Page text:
Guys, remember I used this expression a while back?
You want to know where the Fox is? Just follow the money...
"rule number one of investigative reporting is "follow the money" -- but the sheiks' piggy banks were effectively off-limits to the US agents during the Bush years."
SEPTEMBER 11: WHAT YOU "OUGHT NOT TO KNOW"
DOCUMENT 199-I AND THE FBI'S WORDS TO CHILL THE SOUL
Thursday, September 9, 2004
by Greg Palast
On November 9, 2001, when you could still choke on the dust in the air
near Ground Zero, BBC Television received a call in London from a
top-level US intelligence agent. He was not happy. Shortly after George W.
Bush took office, he told us reluctantly, the CIA, the Defense
Intelligence Agency (DIA) and the FBI, "were told to back off the Saudis."
We knew that. In the newsroom, we had a document already in hand,
marked, "SECRET" across the top and "199-I" - meaning this was a national
The secret memo released agents to hunt down two member of the bin
Laden family operating a "suspected terrorist organization" in the USA. It
was dated September 13, 2001 -- two days too late for too many. What
the memo indicates, corroborated by other sources, was that the agents
had long wanted to question these characters ... but could not until
after the attack. By that time, these bin Laden birds had flown their
Back to the high-level agent. I pressed him to tell me exactly which
investigations were spiked. None of this interview dance was easy,
requiring switching to untraceable phones. Ultimately, the insider said,
"Khan Labs." At the time, our intelligence agencies were on the trail of
Pakistan's Dr. Strangelove, A.Q. Khan, who built Pakistan's bomb and was
selling its secrets to the Libyans. But once Bush and Condoleeza Rice's
team took over, the source told us, agents were forced to let a hot
trail go cold. Specifically, there were limits on tracing the Saudi money
behind this "Islamic bomb."
Then we made another call, this time to an arms dealer in the Mideast.
He confirmed that his partner attended a meeting in 1995 at the 5-star
Hotel Royale Monceau in Paris where, allegedly, Saudi billionaires
agreed to fund Al Qaeda fanatics. We understood it to be protection money,
not really a sign of support for their attacks. Nevertheless, rule
number one of investigative reporting is "follow the money" -- but the
sheiks' piggy banks were effectively off-limits to the US agents during the
Bush years. One of the men in the posh hotel's meeting of vipers
happens to have been a Bush family business associate.
Before you jump to the wrong conclusion, let me tell you that we found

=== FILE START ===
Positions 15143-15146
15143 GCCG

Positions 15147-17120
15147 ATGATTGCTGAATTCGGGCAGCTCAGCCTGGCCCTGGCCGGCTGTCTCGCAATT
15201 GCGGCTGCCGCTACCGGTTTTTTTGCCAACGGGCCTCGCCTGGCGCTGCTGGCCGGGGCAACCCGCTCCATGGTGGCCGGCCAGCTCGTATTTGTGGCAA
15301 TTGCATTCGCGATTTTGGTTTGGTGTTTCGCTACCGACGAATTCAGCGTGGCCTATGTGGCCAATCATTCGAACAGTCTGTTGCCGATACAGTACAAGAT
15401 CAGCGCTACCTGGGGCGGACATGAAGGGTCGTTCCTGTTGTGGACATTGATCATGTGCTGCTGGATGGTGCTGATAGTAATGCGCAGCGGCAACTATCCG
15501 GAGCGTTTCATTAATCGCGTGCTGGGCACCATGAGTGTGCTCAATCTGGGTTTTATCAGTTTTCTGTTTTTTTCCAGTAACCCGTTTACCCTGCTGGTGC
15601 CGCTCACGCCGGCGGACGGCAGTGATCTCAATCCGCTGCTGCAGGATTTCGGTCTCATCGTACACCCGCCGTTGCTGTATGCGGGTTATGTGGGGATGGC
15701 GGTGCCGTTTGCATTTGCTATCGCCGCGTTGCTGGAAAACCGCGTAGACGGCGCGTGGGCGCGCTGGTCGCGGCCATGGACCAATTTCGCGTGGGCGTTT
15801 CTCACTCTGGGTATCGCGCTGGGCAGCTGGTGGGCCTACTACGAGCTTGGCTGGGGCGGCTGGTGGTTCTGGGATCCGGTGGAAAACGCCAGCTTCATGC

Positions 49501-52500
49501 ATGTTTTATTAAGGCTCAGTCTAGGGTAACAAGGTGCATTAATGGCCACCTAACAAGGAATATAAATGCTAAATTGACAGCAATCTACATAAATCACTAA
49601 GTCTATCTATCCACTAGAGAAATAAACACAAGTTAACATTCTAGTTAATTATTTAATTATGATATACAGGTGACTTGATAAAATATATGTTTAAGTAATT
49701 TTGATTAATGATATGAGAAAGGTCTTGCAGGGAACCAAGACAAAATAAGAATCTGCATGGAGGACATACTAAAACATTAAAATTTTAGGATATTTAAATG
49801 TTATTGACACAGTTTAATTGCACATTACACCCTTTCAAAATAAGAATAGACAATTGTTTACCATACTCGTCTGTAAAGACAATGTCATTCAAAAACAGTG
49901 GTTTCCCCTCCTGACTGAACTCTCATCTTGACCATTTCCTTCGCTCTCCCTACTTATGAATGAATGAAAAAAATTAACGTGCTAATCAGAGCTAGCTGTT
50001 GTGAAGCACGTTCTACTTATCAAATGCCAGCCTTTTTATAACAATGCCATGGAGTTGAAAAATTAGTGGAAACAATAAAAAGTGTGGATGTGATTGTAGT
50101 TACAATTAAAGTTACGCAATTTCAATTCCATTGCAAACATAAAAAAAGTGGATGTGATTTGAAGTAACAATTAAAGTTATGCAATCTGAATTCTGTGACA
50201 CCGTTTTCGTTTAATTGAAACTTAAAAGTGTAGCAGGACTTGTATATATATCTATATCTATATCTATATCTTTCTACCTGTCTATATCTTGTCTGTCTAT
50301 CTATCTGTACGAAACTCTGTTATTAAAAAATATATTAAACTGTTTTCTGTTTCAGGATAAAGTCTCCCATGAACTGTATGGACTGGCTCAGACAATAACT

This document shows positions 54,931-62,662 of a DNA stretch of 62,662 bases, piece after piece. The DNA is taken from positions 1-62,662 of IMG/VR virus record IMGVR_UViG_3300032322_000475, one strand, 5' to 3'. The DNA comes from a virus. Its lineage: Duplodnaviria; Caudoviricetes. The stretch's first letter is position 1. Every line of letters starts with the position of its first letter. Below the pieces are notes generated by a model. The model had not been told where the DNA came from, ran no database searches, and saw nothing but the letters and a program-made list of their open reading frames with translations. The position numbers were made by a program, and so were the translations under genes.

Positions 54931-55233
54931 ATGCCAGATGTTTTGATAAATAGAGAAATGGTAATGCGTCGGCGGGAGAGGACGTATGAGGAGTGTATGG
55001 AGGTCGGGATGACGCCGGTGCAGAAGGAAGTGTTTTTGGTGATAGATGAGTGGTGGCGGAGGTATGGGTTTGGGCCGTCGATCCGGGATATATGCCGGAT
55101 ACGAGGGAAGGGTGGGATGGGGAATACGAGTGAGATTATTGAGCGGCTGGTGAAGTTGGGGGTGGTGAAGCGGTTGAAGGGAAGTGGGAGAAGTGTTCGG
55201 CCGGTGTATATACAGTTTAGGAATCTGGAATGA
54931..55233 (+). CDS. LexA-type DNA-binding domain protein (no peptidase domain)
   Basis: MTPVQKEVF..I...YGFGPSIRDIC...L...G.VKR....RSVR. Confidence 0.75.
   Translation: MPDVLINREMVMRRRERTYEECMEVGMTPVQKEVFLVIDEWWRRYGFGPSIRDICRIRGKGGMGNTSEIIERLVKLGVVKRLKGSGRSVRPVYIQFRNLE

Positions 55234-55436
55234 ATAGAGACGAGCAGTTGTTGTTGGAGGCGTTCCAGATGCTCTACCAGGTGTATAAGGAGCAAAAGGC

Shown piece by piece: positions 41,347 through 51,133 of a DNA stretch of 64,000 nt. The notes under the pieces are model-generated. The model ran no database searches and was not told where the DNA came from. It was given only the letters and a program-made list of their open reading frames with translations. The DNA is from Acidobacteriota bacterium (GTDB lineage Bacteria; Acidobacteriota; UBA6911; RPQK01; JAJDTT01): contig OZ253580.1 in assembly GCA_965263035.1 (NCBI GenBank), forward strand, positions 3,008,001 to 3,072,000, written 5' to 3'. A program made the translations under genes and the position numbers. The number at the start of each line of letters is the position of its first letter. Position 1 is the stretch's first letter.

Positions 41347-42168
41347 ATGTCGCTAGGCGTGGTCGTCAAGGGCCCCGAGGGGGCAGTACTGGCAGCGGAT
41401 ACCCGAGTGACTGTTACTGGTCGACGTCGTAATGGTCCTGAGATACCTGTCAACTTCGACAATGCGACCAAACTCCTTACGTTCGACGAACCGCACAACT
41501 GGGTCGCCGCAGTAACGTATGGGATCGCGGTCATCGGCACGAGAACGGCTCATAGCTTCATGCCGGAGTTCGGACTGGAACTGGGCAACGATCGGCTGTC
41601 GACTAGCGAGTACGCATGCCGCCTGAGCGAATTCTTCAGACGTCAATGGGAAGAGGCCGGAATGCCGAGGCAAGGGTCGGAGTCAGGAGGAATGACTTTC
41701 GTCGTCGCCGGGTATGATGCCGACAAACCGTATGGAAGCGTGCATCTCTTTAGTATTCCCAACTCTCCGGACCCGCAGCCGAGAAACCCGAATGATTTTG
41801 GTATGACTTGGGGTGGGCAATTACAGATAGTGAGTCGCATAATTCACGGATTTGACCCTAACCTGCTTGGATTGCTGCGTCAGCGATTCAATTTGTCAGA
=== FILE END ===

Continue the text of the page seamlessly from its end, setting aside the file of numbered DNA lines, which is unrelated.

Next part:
no evidence -- none, zero, no kidding -- that George Bush knew about Al
Qaeda's plan to attack on September 11. Indeed, the grim joke at BBC is
that anyone accusing George Bush of knowing anything at all must have
solid evidence. This is not a story of what George Bush knew but rather
of his very-unfunny ignorance. And it was not stupidity, but policy: no
asking Saudis uncomfortable questions about their paying off roving
packs of killers, especially when those Saudis are so generous to Bush
Yes, Bill Clinton was also a bit too tender towards the oil men of
Arabia. But this you should know. In his last year in office, Clinton sent
two delegations to the Gulf to suggest that the Royal family crack down
on "charitable donations" from their kingdom to the guys who blew up
But when a failed Texas oil man took over the White House in January
2001, demands on the Saudis to cut off terror funding simply stopped.
And what about the bin Laden "suspected terrorist organization"? Called
the World Assembly of Muslim Youth, the group sponsors soccer teams and
summer camps in Florida. BBC obtained a video of one camp activity, a
speech exhorting kids on the heroism of suicide bombings and hostage
takings. While WAMY draws membership with wholesome activities, it has
also acted as a cover or front, say the Dutch, Indian and Bosnian
governments, for the recruitment of jihadi killers.
Certainly, it was worth asking the bin Laden boys a few questions. But
the FBI agents couldn't, until it was too late.
In November 2001, when BBC ran the report on the spike of
investigations of Saudi funding of terror in November 2001, the Bush defenders whom
we'd invited to respond on air dismissed the concerns of lower level
FBI agents who'd passed over the WAMY documents. No action was taken on
the group headed by the bin Ladens.
Then, in May this year, fifty FBI agents surrounded, invaded and sealed
off WAMY's Virginia office. It was like a bad scene out of the
'Untouchables.' The raid took place three years after our report and long after
the bin Ladens had waved bye-bye, it is not surprising that the feds
seized mostly empty files and a lot of soccer balls.
Why now this belated move on the bin Laden's former operation? Why not
right after the September 11 attack? This year's FBI raid occurred just
days after an Islamist terror assault in Riyadh, Saudi Arabia.
Apparently, messin' with the oil sheiks gets this Administration's attention.
Falling towers in New York are only for Republican convention photo ops.
The 199-I memo was passed to BBC television by the sleuths at the
National Security News Service in Washington. We authenticated it, added in
our own sleuthing, then gave the FBI its say, expecting the usual,
"It's baloney, a fake." But we didn't get the usual response. Rather, FBI
headquarters said, "There are lots of things the intelligence community
knows and other people ought not to know."
Ought not to know?
What else ought we not to know, Mr. President? And when are we supposed
to forget it?